Overcoming the heavy burden of mental illness
Nadine Davis, a former patient of the Bellevue Hospital, gives an address at a mental health forum hosted by the Ministry of Health and Wellness at the hospital in Kingston on World Mental Health Day, October 10.
Not only do people who suffer from mental illness have to deal with scorn and marginalisation by their relatives, friends and the wider community, but they also have their inner demons to constantly grapple with.
Some never recover, and those who are able to function at even the lowest form of regular existence are often faced with constant hurdles that they have to clear in order to lead a normal life.
One woman in the circumstances has definitely managed to start the arduous journey on the hard road to recovery.
Her name is Nadine Davis.
Davis spoke at a mental health forum hosted by the Ministry of Health and Wellness at the Bellevue Hospital in Kingston on World Mental Health Day, October 10.
Health and Wellness Minister, Dr Christopher Tufton, in a lively interaction with a patient of the Bellevue Hospital at the mental health forum.
She, notably, spent 10 years in the facility before being released.
“I was diagnosed with psychosis due to the use of drugs. I spent 10 years before I was able to be released. I am thankful for Bellevue. Now I am still recovering, but I have managed to get a distinction in maths and a certificate of excellence in art and craft,” she told her audience.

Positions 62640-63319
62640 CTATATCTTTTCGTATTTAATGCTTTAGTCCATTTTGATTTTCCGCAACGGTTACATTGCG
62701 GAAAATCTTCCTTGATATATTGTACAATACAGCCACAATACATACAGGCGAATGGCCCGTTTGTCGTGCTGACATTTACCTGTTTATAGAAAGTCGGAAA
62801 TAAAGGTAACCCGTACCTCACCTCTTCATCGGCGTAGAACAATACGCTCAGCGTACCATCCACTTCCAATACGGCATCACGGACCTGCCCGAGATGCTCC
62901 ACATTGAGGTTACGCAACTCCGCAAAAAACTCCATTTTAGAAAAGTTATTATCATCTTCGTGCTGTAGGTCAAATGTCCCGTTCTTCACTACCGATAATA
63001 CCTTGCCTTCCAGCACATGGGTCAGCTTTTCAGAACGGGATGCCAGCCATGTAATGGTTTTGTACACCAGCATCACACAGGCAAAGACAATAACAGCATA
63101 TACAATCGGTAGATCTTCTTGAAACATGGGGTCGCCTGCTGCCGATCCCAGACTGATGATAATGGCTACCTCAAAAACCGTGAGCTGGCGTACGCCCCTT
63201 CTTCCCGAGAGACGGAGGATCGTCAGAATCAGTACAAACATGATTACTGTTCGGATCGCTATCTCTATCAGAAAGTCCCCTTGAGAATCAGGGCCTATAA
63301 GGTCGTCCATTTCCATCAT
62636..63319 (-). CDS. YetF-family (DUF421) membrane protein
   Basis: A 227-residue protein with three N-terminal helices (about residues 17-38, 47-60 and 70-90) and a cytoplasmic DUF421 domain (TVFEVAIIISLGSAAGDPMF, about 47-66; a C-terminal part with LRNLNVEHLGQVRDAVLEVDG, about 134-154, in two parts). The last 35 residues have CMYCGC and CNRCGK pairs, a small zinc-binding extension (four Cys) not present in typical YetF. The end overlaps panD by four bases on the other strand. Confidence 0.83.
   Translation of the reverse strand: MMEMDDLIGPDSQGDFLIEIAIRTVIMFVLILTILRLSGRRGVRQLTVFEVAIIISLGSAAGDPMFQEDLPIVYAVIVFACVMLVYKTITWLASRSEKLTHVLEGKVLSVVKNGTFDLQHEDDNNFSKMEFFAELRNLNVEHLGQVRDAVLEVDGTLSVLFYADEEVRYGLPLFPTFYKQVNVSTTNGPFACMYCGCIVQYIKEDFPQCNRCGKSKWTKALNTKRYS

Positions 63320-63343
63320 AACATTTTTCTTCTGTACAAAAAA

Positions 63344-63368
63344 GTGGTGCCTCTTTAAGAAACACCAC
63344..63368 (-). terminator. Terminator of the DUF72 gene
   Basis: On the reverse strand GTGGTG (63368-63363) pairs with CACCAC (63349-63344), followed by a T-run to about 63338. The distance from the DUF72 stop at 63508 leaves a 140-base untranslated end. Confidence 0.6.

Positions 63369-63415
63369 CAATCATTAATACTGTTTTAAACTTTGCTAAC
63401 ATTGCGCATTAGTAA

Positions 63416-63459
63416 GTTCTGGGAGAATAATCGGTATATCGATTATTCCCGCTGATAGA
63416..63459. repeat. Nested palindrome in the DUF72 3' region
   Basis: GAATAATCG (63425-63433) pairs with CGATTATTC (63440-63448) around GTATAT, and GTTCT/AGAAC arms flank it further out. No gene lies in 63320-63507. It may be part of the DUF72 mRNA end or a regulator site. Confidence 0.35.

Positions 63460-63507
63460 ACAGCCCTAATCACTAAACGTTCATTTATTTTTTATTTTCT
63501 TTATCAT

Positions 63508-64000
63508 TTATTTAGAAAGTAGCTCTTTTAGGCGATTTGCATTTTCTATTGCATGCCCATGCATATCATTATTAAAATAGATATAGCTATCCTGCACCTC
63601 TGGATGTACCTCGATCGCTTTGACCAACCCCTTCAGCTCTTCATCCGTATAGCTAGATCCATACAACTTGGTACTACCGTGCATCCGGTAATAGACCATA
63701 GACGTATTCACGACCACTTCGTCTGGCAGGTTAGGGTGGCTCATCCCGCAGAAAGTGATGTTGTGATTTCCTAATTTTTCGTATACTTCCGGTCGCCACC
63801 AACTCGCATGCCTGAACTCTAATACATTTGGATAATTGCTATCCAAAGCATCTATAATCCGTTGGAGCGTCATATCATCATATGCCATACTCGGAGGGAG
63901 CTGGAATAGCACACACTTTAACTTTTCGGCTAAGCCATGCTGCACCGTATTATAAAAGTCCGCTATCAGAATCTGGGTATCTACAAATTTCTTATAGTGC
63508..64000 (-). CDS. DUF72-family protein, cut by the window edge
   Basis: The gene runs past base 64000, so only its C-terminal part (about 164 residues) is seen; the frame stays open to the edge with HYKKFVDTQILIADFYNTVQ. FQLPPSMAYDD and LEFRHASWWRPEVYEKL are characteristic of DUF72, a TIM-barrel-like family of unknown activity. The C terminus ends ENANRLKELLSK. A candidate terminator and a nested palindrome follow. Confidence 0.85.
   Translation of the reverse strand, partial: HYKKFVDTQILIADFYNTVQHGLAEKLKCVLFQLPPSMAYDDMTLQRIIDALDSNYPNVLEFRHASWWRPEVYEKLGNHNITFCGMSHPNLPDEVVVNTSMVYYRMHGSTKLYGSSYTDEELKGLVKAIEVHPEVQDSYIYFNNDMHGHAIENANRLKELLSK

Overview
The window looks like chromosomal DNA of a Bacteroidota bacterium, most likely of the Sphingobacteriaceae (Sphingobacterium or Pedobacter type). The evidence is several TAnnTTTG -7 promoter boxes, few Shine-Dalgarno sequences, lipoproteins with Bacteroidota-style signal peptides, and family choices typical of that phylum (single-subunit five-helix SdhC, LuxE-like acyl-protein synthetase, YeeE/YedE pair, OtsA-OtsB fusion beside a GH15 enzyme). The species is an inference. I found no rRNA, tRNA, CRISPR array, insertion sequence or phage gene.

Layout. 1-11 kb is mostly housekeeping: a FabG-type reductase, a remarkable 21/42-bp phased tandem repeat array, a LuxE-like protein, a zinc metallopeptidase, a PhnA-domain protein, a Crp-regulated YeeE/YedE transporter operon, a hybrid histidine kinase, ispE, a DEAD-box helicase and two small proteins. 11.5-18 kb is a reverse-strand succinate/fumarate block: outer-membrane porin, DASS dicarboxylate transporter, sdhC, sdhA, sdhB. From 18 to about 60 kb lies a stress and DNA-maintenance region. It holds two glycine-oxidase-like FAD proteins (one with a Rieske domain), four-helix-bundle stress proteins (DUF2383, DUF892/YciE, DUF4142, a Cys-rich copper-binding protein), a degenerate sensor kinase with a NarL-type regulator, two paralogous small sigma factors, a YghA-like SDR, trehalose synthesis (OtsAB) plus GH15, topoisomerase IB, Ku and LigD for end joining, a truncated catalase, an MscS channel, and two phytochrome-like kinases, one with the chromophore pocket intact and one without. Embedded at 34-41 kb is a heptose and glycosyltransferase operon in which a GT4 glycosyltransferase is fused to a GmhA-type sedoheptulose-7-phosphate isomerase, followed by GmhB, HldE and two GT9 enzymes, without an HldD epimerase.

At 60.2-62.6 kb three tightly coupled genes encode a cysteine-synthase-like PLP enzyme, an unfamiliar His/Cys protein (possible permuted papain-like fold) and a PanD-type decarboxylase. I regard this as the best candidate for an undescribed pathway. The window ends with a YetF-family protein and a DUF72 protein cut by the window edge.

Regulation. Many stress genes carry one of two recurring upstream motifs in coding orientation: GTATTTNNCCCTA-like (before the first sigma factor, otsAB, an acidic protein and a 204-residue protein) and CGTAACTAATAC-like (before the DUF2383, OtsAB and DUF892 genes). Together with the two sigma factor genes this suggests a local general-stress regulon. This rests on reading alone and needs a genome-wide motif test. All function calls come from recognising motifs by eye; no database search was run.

As she gave her testimony, it was evident that Davis was still on the road to recovery, but she was clearly brimming with confidence that she would not relapse.
She had more than a word of advice for mental health patients generally.
“One, love yourselves; two, take your meds; three, stick to good people; four, keep positive vibes; and five, (get) lots of exercise,” she said.
‘Marvin’ is still a patient in the institution. He has spent eight years inside, and he also shared his experience and circumstances.
'Marvin' (left) addresses the audience in the company of Health and Wellness Minister, Dr Christopher Tufton and others on the stage.
“I was brought here by my cousin and I found it was a home away from home,” Marvin said.
The patient has recovered to a point where he has been dispatched to the hospital’s rehabilitation centre in Spanish Town, St Catherine.
“They teach the patients to work in storerooms and to farm and other things. When I come out, if I could get a job in stores or on a farm, that would be good,” he said.
However, he had one burning concern.
His relatives seemed to have deserted him for the eight years he has been at Bellevue.
“I was waiting on my family to come and get me, but I don’t see them yet,” he said sadly.